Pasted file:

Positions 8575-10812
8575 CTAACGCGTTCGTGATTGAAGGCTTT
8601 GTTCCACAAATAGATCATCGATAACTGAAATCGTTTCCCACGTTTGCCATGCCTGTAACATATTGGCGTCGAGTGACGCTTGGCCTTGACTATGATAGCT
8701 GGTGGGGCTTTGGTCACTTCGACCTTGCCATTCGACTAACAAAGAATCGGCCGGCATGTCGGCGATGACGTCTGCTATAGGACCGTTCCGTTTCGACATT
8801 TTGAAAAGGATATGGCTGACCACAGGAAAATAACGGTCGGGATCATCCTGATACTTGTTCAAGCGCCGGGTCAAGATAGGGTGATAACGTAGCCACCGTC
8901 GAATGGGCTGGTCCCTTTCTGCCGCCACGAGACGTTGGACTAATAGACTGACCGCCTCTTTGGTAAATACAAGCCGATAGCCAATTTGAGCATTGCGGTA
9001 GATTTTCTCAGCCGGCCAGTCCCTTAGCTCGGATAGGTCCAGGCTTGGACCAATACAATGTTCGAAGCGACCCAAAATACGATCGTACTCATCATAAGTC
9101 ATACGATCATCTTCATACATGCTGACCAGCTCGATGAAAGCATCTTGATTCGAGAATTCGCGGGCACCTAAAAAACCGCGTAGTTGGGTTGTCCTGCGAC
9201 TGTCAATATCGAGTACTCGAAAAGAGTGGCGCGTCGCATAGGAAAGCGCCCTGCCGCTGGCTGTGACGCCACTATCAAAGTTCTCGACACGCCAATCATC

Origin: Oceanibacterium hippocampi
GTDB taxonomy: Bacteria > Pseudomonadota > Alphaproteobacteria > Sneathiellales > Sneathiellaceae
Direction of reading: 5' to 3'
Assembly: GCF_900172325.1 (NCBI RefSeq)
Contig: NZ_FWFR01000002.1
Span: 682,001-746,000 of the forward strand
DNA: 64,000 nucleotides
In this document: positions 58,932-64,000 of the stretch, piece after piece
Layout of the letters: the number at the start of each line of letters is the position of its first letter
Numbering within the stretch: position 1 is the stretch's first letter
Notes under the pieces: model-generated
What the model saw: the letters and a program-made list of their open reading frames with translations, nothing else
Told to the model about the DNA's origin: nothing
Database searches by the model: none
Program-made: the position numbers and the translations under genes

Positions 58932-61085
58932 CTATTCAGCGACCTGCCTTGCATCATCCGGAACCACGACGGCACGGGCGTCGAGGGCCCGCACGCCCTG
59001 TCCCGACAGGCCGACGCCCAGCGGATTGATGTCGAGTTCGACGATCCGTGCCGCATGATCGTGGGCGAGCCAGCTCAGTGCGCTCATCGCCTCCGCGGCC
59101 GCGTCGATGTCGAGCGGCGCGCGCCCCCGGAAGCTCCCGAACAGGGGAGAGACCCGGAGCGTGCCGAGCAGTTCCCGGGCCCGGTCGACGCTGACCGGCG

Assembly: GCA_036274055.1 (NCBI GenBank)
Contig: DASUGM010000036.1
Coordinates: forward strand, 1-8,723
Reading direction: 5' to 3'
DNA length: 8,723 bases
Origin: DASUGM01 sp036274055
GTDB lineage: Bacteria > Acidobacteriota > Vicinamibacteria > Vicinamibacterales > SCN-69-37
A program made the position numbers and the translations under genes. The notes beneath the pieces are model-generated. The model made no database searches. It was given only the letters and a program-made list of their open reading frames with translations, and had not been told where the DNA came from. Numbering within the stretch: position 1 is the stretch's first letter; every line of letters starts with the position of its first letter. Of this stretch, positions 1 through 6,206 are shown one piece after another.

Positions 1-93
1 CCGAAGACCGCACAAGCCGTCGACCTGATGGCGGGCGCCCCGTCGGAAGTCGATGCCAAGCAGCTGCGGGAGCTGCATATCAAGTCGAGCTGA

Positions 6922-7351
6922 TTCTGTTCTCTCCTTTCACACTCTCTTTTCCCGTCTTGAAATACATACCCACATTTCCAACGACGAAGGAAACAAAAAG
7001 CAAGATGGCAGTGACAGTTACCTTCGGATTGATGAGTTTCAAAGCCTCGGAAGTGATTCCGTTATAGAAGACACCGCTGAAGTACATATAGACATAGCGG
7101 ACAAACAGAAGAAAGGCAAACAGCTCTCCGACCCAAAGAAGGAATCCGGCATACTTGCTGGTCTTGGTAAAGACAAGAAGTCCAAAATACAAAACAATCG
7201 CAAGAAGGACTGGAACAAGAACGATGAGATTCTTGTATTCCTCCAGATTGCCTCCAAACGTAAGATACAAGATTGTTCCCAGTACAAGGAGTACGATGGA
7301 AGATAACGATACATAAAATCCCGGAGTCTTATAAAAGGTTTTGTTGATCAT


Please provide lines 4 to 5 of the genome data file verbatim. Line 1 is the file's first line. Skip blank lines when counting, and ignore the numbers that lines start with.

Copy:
8701 GGTGGGGCTTTGGTCACTTCGACCTTGCCATTCGACTAACAAAGAATCGGCCGGCATGTCGGCGATGACGTCTGCTATAGGACCGTTCCGTTTCGACATT
8801 TTGAAAAGGATATGGCTGACCACAGGAAAATAACGGTCGGGATCATCCTGATACTTGTTCAAGCGCCGGGTCAAGATAGGGTGATAACGTAGCCACCGTC